Dec 12, 2019 07:35 AM EST
Silicon chips have done a great job of bolstering technology from rudimentary 8-bit programs to microprocessors that have made the modern smartphone more powerful than any of the computational equipment NASA used to bring Neil Armstrong to the moon.
As hardware such as transistors continued to decrease in size, it comes as no surprise that the technology became more accessible. Computers that only tech and engineering conglomerates had the money and space to hold grew smaller and faster. But while there are those still considering the traditional silicon chip capable of ushering a new age of quantum computers, experts warn of the technology’s rapidly approaching limit.
One of Intel’s founders, Gordon Moore, first observed the exponential rate of progress in semiconductor manufacturing. From his observations, silicon chips could fit twice the amount of transistors from the previous year, making the development of new technologies faster and more prevalent than the year before. This growth continues on for a shorter period of time.
Gradually, however, this phenomenon would stagnate as silicon chip hits the point where transistors can no longer be shrunk any more than it’s physically capable.
So the question for chip makers now is what new technology they could adapt.
The current approach to microprocessors most people are familiar with is binary; a string of 1s and 0s that determine whether an electrical current passes through a circuit. The on and off states are given computational value, and the ability of the silicon chip to have billions of transistors inside it switch between the on and off states quickly without loss determines how powerful and energy-efficient the microprocessor is.
The solution electronics firms look to is technology capable of greater computation using quantum computing, which theoretically allows computers to operate on and off states simultaneously.
Contenders for the next silicon chip range from tunneling transistors, spintronics, and carbon nanotubes. All of them being as experimental as the others, Intel suggests that some aspects of silicon transistors the industry has grown to expect might have to be sacrificed. Increased speed, for instance, would have to be set aside in favor of energy use.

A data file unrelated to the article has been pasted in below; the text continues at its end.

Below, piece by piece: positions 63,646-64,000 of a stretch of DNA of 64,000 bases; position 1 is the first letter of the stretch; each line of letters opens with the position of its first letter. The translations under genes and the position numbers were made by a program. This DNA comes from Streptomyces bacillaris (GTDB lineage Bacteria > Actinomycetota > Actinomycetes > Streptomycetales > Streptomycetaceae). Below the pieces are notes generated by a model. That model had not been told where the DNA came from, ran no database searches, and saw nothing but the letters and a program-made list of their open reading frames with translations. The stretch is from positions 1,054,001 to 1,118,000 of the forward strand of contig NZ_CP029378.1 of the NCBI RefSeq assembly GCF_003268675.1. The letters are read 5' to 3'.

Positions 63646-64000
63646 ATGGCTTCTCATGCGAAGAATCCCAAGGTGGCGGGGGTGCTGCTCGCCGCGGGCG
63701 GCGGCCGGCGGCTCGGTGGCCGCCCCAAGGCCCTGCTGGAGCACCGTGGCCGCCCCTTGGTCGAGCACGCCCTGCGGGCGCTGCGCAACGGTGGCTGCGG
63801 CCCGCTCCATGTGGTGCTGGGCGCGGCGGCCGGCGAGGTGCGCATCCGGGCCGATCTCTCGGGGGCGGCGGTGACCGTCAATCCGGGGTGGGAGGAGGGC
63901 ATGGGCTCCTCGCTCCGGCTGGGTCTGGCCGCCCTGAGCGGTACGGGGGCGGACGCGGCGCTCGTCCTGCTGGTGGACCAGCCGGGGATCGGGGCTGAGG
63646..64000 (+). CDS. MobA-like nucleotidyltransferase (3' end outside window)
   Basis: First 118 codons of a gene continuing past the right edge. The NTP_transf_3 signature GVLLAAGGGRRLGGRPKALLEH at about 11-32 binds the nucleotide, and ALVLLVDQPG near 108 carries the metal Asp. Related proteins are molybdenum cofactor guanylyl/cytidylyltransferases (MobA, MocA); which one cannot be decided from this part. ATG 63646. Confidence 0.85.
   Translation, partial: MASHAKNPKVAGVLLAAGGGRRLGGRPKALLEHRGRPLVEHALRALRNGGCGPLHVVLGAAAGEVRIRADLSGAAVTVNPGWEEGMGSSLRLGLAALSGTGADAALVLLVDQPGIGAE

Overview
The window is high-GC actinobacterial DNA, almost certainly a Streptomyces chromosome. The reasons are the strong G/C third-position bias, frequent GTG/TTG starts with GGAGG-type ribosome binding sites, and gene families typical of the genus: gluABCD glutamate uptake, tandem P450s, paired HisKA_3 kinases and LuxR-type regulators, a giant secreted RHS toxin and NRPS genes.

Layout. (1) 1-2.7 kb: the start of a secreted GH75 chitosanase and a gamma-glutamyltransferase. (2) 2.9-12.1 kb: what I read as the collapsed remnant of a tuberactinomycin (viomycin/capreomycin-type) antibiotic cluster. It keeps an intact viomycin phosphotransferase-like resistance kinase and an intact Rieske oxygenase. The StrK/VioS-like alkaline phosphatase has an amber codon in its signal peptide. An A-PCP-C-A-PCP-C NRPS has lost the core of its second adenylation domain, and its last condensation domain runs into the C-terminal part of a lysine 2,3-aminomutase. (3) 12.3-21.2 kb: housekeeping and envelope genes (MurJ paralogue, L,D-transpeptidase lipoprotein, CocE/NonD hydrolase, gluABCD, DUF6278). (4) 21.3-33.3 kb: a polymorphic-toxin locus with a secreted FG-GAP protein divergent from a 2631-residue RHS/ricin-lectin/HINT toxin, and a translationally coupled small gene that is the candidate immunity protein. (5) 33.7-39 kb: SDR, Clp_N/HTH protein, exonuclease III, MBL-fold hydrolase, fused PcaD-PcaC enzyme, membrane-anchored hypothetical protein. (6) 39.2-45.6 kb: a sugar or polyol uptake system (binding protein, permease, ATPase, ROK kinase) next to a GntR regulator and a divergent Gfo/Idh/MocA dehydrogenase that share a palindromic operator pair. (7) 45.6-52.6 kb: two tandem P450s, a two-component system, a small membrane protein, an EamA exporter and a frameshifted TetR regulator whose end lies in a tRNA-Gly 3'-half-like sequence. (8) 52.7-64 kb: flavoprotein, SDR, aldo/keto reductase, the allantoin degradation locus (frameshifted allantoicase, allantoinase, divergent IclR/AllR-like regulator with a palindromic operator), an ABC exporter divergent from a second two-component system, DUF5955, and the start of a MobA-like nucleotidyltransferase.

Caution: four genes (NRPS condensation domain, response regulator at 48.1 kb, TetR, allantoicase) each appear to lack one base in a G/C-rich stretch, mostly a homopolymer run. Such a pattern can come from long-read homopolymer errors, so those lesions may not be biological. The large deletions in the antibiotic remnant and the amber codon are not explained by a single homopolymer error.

Tunneling transistors, while attractive for quantum computing applications, operate using quantum mechanical properties that conventional transistors are unfortunately yet to be compatible with. Not to mention tunneling transistors are still very much in the research and development stage and have yet to trickle down to commercial markets.
Spintronic devices, on the one hand, are showing low-power consumption next to silicon chips as well as better chances of market availability. The caveat though is that while this technology has the potential for more powerful computations and energy conservation, it doesn’t quite go through data as fast as silicon transistors.
Carbon nanotubes field-effect transistors (also referred to as CNFETs) are also making rounds within the microprocessor industry. The emerging nanotechnology uses the technique of utilizing carbon nanotubes as the channel material instead of bulk silicon. CNFET characteristics theoretically present carrier velocity and transconductance higher than silicon chips, making it more efficient in nano circuitry. However, it still has limited power handling and is difficult to manufacture without any defects.
As a whole, chipmakers are still in a race to develop and patent commercially viable alternatives to silicon chips. But once they get past the physical limitations of quantum mechanics, technology in the next decade should prove to be interesting.
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